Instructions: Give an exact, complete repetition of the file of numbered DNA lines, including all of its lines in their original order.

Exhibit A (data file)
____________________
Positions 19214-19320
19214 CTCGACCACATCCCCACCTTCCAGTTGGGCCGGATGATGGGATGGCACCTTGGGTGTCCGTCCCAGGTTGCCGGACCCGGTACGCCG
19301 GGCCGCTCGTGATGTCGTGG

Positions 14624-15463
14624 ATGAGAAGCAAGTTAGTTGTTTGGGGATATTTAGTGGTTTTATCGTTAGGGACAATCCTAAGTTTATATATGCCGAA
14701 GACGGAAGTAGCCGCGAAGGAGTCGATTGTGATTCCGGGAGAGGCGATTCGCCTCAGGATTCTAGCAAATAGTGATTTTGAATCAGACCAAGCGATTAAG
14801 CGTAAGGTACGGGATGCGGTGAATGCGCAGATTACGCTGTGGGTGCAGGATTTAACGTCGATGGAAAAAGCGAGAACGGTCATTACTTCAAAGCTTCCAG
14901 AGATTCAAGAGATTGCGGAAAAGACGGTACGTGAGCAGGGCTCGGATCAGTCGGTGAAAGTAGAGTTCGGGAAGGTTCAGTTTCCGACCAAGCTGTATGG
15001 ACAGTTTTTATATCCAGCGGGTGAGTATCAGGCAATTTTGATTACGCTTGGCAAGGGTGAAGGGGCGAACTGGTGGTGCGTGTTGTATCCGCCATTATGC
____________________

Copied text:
Positions 19214-19320
19214 CTCGACCACATCCCCACCTTCCAGTTGGGCCGGATGATGGGATGGCACCTTGGGTGTCCGTCCCAGGTTGCCGGACCCGGTACGCCG
19301 GGCCGCTCGTGATGTCGTGG

Positions 14624-15463
14624 ATGAGAAGCAAGTTAGTTGTTTGGGGATATTTAGTGGTTTTATCGTTAGGGACAATCCTAAGTTTATATATGCCGAA
14701 GACGGAAGTAGCCGCGAAGGAGTCGATTGTGATTCCGGGAGAGGCGATTCGCCTCAGGATTCTAGCAAATAGTGATTTTGAATCAGACCAAGCGATTAAG
14801 CGTAAGGTACGGGATGCGGTGAATGCGCAGATTACGCTGTGGGTGCAGGATTTAACGTCGATGGAAAAAGCGAGAACGGTCATTACTTCAAAGCTTCCAG
14901 AGATTCAAGAGATTGCGGAAAAGACGGTACGTGAGCAGGGCTCGGATCAGTCGGTGAAAGTAGAGTTCGGGAAGGTTCAGTTTCCGACCAAGCTGTATGG
15001 ACAGTTTTTATATCCAGCGGGTGAGTATCAGGCAATTTTGATTACGCTTGGCAAGGGTGAAGGGGCGAACTGGTGGTGCGTGTTGTATCCGCCATTATGC